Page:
- The Washington Times - Thursday, September 22, 2005

BILOXI, Miss. — Planted in the ground beyond the yellow police tape that surrounds Beauvoir, Jefferson Davis’ historic home, is a sheet of plywood bearing a spray-painted message.

“Halftime Score, Katrina 1, Beauvoir 0,” says the sign, which adds: “But the game is not over yet.”

Although most of the buildings on the property, about 100 yards from the Gulf of Mexico, were demolished by Hurricane Katrina, the house of the only Confederate president remains standing.

It and the adjacent presidential library were severely damaged, but not so badly that they can’t be restored.

Many historic artifacts survived and the house, built 153 years ago on a set of 12-foot-high brick pillars, was spared the massive tidal surge that accompanied Katrina’s 150 mph winds.

Officials at the Dixie landmark vow to rebuild.

“It definitely will be restored,” said Richard V. Forte Sr., chairman of the combined board of directors and trustees of Beauvoir, a French name meaning “beautiful view.”

“We have the original blueprints, we know exactly how to do it,” he said, adding that the most severe damage wreaked by Katrina was to the home’s distinctive front porch.

“It just ripped it,” Mr. Forte said. “The rest of the house is basically sound.”

Damage to the main house was comparatively minor. Just about every other structure on the 51-acre Beauvoir property was battered by the storm.

Large cracked slabs of marble that once adorned the front entrance are strewn along Highway 90, which runs along the coast in front of the house.

Although several of the oak, cedar and magnolia trees on the property remain rooted, the Spanish moss that once hung from them is no more.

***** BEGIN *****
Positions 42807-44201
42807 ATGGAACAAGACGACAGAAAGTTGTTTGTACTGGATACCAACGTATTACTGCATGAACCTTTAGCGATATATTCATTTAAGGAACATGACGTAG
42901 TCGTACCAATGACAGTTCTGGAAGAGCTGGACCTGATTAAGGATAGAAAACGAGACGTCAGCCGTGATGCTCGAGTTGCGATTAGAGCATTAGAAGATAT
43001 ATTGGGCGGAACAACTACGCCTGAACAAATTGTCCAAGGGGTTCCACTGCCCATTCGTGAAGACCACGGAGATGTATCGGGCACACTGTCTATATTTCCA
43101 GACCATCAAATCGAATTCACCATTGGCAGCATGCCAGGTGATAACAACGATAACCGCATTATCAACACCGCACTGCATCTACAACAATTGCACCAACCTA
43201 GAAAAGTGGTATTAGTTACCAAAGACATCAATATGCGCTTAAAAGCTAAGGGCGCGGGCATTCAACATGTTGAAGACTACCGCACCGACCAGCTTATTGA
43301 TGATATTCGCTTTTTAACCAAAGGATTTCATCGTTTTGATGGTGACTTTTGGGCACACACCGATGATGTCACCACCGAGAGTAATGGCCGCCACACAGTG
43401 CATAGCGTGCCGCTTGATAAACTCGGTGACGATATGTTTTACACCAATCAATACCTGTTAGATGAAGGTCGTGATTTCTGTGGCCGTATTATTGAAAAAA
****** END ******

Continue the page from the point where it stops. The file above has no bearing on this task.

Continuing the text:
The storm destroyed the small cottage on the house’s east side known as the Library Pavilion, where Davis penned “The Rise and Fall of the Confederate Government” at the end of his life.

A pile of brick rubble nearby is all that remains of a Confederate veteran’s home built in 1924. Other structures leveled include a small kitchen building behind Davis’ home, a separate house where Beauvoir’s executive director lived on the grounds, and a replica building of a Confederate barracks.

“So we lost a lot of things,” said Mr. Forte.

He said plans are in the works to build replicas and a new house for the director, as well as a replica of the Library Pavilion.

Construction on the replicas will begin after the restoration of Davis’ house and the Presidential Library is complete. In the meantime, Beauvoir officials are scouring the property and surrounding area for artifacts swept away by the wind and seawater.

Beauvoir was built between 1848 and 1852. One of the early owners was novelist Sarah Anne Ellis Dorsey, a devout Southern partisan, who invited Davis to live at the home in the late 1870s to write his memoir.

Davis and his wife, Varina, accepted the offer in 1877 and moved into the Library Pavilion. The couple later arranged to purchase the entire property, but Dorsey died before the sale and left it to them in her will.

Davis died in 1889, and his family eventually sold the property to the Sons of Confederate Veterans. At one time, as many as 2,000 Confederate veterans and their family members lived in barracks built on the property.

Mr. Forte, a lifelong Mississippian who has devoted his life to history, said the main house has survived other major storms, including the onslaught by Hurricane Camille in 1969, but he had feared the worst when Katrina hit.

As he was driving through rubble along Highway 90 three days after the storm, “all I wanted was to see that house still standing and to know that it could be fixed,” he said. “When I saw that, I felt a lot better even though it looked the way it did.”

The house’s listing on the national and state historic registers puts Beauvoir in good financial standing to rebuild, but the restoration projects “will cost a lot of money of course,” Mr. Forte said. “We hope to raise that money one way or another.”


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